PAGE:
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Hier finden Sie wissenschaftliche Publikationen aus den FraunhoferInstituten. A multiscale approach for modeling progressive damage of composite materials using fast Fourier transforms
 Computer methods in applied mechanics and engineering 268 (2014), pp.871883 ISSN: 00457825 ISSN: 03742830 

 English 
 Journal Article 
 Fraunhofer ITWM () 
Abstract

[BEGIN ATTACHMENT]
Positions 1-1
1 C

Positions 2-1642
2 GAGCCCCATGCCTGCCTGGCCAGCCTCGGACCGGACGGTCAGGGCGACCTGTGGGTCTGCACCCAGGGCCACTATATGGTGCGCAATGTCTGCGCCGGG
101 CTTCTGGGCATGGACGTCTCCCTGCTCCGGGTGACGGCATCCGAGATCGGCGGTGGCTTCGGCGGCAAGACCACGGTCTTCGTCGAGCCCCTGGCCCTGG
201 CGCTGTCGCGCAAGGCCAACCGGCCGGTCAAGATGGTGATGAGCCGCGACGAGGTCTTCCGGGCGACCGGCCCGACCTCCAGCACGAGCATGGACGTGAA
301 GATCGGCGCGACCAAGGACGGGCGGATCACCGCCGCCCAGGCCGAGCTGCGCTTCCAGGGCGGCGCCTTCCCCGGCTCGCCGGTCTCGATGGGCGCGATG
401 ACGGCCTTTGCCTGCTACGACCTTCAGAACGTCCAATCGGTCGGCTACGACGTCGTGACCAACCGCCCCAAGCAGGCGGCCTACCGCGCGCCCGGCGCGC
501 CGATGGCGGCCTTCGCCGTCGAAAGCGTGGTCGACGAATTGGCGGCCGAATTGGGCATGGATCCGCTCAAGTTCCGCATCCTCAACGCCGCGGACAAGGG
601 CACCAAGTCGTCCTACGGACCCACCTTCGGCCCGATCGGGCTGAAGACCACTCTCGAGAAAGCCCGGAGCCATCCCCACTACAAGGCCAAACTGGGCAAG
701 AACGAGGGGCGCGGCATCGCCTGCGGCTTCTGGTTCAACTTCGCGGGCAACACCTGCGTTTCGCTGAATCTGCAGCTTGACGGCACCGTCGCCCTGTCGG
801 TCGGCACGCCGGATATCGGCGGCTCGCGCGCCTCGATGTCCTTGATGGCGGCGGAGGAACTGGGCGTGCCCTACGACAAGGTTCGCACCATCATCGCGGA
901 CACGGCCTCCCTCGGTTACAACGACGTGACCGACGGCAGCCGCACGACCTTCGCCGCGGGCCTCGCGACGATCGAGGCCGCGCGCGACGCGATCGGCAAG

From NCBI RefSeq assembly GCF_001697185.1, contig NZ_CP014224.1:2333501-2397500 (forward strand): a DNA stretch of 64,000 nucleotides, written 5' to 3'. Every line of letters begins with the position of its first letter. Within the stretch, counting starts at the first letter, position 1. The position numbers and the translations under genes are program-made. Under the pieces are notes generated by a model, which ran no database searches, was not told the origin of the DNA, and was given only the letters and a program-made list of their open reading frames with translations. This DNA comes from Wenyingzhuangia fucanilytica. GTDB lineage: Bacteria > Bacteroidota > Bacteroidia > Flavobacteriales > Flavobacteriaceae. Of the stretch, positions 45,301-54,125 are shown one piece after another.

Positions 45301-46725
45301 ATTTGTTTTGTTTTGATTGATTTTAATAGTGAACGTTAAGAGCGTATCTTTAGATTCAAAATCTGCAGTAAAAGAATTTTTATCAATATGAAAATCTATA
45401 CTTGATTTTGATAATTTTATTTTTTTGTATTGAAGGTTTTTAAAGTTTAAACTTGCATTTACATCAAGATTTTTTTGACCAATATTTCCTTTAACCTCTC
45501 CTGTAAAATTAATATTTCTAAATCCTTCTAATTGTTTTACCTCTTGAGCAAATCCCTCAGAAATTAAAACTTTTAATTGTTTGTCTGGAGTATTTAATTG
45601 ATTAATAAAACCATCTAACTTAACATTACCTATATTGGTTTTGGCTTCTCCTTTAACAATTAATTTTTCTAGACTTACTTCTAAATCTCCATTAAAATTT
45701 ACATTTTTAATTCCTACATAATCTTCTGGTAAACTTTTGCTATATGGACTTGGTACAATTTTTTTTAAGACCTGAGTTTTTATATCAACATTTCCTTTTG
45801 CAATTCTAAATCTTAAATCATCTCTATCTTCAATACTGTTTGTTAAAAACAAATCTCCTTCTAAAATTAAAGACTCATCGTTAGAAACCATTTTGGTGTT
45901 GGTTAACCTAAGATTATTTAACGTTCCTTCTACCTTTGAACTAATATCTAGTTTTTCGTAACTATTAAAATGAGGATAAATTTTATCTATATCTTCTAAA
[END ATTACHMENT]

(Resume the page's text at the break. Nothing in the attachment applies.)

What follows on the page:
Composite materials possess a highly complex material behavior, and thus advanced simulation techniques are necessary to compute their mechanical response. In this regard, especially modeling failure and progressive damage presents a challenging task. Conventional macro mechanical methods and even closed form estimates are in many cases not sufficient to predict the appropriate mechanical material response. Fullfield simulations must be resorted to, but these are known to be very expensive from the computational point of view. In this contribution we propose a more efficient multiscale approach similar to FE2. Nonlinear material effects caused by progressive damage behavior are captured directly on the discretized material level using simple isotropic continuum damage laws. In contrast to conventional FE2 methods which use the Finite Element Method (FEM) to solve both scales numerically, the fine scale problem (material level) is rewritten in an integral form of LippmannSchwinger type and solved efficiently using the fast Fourier transformation (FFT). The calculation is carried out on a regular voxel grid that can be obtained from 3D images like tomographies. The fine scale problem is integrated in a standard Finite Element framework which is used to solve the macroscopic BVP (component level). In the work at hand, the scale coupling technique and the computation of the macroscopic tangent are described, and in some numerical examples the convergence behavior of the macroscopic Newton algorithm is investigated. Thereby the simulations were considered until localization and softening on the material scale occurred. It is shown that the proposed method presents an effective way to determine the exact physical macroscopic response considering arbitrary microstructures and loading conditions.